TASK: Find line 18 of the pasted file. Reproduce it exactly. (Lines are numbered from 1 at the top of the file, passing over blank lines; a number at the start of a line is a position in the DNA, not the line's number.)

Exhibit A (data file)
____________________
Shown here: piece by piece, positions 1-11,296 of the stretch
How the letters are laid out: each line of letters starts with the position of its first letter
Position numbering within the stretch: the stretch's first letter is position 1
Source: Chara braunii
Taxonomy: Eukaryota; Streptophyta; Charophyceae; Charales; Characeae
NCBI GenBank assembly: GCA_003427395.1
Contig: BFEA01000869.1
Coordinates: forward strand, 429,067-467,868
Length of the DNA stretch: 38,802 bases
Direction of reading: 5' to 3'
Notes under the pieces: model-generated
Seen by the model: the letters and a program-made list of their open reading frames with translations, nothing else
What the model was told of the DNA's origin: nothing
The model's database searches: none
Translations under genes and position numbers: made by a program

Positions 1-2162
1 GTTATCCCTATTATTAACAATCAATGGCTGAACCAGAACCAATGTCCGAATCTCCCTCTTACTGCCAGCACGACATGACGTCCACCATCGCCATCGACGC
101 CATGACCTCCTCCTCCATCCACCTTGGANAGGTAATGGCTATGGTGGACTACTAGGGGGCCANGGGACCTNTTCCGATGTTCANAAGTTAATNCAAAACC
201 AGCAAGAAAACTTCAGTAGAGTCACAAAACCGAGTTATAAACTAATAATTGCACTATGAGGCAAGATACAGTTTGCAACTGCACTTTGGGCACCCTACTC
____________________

101 CATGACCTCCTCCTCCATCCACCTTGGANAGGTAATGGCTATGGTGGACTACTAGGGGGCCANGGGACCTNTTCCGATGTTCANAAGTTAATNCAAAACC